Simon Zinger, group general counsel at Dentsu, noticed a lack of coordinated and collective behavior from in-house legal teams and organizations in response to corporate social responsibilities and social justice. He saw varying levels of actions and different stories being told by different companies and thought if he created something all GCs could collectively achieve, then overall, legal leaders would be generating a stronger impact because they would all be moving in the same direction with common goals. Thus, Simon began drawing the road map that has become the GC Oath.
The GC Oath, inspired by the Hippocratic Oath for doctors, is meant for general counsel and other legal department leaders so they can foster a consistent and global approach to actions that can be taken across certain critical areas. The oath speaks to professional responsibility and ethics; leadership, diversity and inclusion; social impact and pro bono; internal clients; external parties; and personal behavior.
On September 1, 2020, the GC Oath was released, and it has garnered an overwhelming positive response.
Q: How has the oath been received by the legal community?
A: I have seen many positive reactions from individual general counsel who have declared their personal commitment to the oath on LinkedIn.
A number of the law firms we work with have been very helpful. They’ve added it to their own initiatives, so they have panels and they have different ways of how they engage with clients. I asked a few of them to weave it into their own efforts because they obviously work with a lot of GCs.
One of the most wonderful things has been the support from the Association of Corporate Counsel. They approved, at the board level, that all of their global chapters would support it, endorse it and promote it to their constituencies. It’s amazing; I was not expecting that level of support. The Minority Corporate Counsel Association was very quick to share the oath with their membership. And the Thomson Reuters Foundation gave us their endorsement.
I’ve spoken on a few panels. It’s been nice. I’ve been able to promote it at the ACC annual conference and on a few Thomson Reuters panels recently, speaking about diversity inclusion and leadership. My primary ambition at the moment is to raise as much awareness as I can about it.
People will take to it in different ways. Some people will see the value in it. Some people might say it’s not for me, but as long as I can get in front of someone and have them see it, then maybe they will think about whether it can be one tool amongst several different ways in which they approach some of the issues that I address in the document.
Q: How has Dentsu responded to the oath?
A: Dentsu has been very supportive and helped me with some of my media and promotional efforts. I am fortunate that Dentsu is already supportive and encouraging of our legal team’s growing pro bono initiatives. I feel that many of my colleagues are supportive because they see the oath initiative as a natural extension of the many projects the company is undertaking in the areas of diversity, inclusion and social impact more broadly.
Q: What inspired you to create the GC Oath?
A: I saw what was happening in the U.S. in the spring, with the increasing focus on social injustice, and I felt like I needed to do something. But I was struggling to understand what more we as a team could do, or I could do personally. I started participating in or at least listening to panel discussions and understanding what different organizations were doing. But the more I listened, the more confused I was and the more I couldn’t actually pinpoint what I wanted to do or how I wanted to do it. So, I sat back and almost drew this road map, looking at what things are important to me as a lawyer and a leader. If I have influence in my organization, if I have a certain kind of power, if I can take things in a certain direction, what will do?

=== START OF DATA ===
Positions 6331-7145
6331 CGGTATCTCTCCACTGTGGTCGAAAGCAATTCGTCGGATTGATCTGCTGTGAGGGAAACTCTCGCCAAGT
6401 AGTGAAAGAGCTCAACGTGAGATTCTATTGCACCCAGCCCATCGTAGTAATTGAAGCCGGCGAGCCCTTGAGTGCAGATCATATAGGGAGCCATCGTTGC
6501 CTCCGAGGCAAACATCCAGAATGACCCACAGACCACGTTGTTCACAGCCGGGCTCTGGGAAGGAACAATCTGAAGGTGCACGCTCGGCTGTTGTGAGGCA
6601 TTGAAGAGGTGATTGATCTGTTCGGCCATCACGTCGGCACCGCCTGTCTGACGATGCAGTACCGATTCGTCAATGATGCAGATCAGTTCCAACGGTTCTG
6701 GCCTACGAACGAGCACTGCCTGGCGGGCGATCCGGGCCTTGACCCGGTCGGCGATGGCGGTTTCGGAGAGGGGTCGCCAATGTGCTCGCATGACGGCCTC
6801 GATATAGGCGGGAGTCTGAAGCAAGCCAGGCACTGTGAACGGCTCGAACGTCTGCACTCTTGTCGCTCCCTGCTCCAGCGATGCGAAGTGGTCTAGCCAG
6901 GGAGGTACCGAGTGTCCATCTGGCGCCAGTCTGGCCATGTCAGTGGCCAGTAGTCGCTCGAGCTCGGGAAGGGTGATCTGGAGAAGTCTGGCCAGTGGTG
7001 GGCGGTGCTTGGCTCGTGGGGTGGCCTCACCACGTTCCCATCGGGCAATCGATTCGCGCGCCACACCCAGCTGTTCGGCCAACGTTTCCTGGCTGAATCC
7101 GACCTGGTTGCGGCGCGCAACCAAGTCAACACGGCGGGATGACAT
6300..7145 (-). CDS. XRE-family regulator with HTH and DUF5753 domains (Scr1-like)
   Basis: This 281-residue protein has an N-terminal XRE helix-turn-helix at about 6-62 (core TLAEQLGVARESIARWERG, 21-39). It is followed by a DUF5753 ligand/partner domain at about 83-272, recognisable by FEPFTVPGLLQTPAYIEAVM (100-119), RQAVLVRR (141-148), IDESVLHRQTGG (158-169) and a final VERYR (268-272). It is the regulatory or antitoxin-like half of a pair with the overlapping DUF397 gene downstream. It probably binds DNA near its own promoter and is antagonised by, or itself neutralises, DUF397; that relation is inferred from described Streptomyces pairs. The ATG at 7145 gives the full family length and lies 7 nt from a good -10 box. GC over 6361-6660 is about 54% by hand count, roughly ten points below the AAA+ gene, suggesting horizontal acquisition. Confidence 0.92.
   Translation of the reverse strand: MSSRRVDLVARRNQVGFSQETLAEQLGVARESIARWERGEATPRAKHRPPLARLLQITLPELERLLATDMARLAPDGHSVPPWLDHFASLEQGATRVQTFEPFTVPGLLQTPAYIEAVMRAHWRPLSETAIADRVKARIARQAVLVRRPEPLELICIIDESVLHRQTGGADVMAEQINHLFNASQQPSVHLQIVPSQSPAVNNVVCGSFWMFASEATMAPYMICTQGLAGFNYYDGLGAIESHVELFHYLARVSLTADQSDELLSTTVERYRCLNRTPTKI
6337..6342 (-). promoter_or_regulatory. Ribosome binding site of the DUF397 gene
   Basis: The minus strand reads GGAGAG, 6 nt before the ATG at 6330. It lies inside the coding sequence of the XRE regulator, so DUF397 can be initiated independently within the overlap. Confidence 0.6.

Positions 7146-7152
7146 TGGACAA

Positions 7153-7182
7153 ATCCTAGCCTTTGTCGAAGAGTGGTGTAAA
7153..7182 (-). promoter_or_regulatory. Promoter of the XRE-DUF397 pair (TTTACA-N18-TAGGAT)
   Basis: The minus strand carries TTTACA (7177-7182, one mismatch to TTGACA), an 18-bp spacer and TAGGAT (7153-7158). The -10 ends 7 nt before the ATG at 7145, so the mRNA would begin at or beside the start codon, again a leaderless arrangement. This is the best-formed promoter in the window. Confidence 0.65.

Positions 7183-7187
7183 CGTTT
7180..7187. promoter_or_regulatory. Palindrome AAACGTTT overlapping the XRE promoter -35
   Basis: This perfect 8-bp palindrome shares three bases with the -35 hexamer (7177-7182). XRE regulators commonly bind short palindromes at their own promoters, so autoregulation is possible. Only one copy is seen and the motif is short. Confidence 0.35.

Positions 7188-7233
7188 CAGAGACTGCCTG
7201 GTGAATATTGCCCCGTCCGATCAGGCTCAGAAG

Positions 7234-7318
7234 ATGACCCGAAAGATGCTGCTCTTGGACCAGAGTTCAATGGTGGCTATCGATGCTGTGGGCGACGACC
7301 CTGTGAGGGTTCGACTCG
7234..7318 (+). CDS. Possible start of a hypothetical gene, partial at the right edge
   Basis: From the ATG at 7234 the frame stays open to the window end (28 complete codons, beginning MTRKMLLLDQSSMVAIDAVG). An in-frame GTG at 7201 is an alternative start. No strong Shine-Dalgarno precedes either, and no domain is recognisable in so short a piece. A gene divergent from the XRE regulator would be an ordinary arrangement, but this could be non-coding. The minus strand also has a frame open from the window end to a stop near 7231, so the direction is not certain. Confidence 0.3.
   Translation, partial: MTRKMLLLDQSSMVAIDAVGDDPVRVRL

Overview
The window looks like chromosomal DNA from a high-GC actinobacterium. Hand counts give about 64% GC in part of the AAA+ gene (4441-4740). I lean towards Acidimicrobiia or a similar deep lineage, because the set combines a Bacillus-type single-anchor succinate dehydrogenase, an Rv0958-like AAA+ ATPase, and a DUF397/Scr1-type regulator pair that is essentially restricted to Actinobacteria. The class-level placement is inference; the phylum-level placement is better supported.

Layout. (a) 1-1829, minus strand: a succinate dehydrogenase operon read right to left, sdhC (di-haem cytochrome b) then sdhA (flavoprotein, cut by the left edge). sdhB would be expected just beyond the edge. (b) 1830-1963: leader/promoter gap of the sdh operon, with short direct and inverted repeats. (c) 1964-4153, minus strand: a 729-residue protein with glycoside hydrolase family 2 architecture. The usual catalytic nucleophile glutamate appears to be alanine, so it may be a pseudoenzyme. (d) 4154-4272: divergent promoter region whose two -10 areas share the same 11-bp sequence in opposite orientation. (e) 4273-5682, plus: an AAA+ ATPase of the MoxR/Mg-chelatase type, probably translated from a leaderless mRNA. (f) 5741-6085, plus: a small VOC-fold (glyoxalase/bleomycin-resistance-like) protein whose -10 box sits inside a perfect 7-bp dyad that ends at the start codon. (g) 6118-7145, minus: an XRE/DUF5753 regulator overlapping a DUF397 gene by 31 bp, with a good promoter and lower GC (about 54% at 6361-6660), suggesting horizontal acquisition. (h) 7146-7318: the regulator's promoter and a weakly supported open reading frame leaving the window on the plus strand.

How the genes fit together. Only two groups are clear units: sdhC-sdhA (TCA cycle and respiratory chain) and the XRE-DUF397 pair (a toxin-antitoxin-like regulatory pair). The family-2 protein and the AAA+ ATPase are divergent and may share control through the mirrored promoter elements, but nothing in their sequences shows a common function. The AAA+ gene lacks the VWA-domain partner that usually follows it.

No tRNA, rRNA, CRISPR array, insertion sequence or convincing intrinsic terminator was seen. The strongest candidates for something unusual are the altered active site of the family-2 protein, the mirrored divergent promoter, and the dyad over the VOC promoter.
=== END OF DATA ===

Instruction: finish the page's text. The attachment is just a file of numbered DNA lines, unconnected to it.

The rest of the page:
Q: What are your next steps?
A: For my team, we’re working on how we now build this into our framework, how we as a team support each other, and, develop each other and recruit people. My team is very keen to take it to the next level in terms of how we behave as a team.
This is something I didn’t expect: one person took a forensic approach to it in the sense that he came to me and said, “I really liked this, but I don’t think I can commit to it,” and he took time to actually think through his own life journey and philosophical makeup. He really went deep into his soul about the things that were in the oath, and he just said, “If I’m going to do this, I want to do this properly. Before I commit, I need to work on a few areas.” So, for him, he took a very deep look into himself, and it opened his eyes to maybe other things that he could work on as a human being.
For the legal community, it’s spreading the word. I hope to reach general counsel across the world with the oath, so that they have the opportunity to consider whether it is something they can personally support, and then inform their teams, legal suppliers and organizations about.
Q: How can GCs and the legal community show their commitment?
A: I decided early on that it’s something I couldn’t track. It’s really a personal commitment.
GCs can visit https://generalcounseloath.com/ to take the oath. Then the key thing is, if you take the commitment, tell your team about it, because it’s something you want to celebrate internally. Maybe tell your law firms about it and explain why you are taking the commitment. If you want to tell people on social media or in other communities, that’s a personal decision. The real difference should come, and on so many levels, when GCs start putting the commitments into action.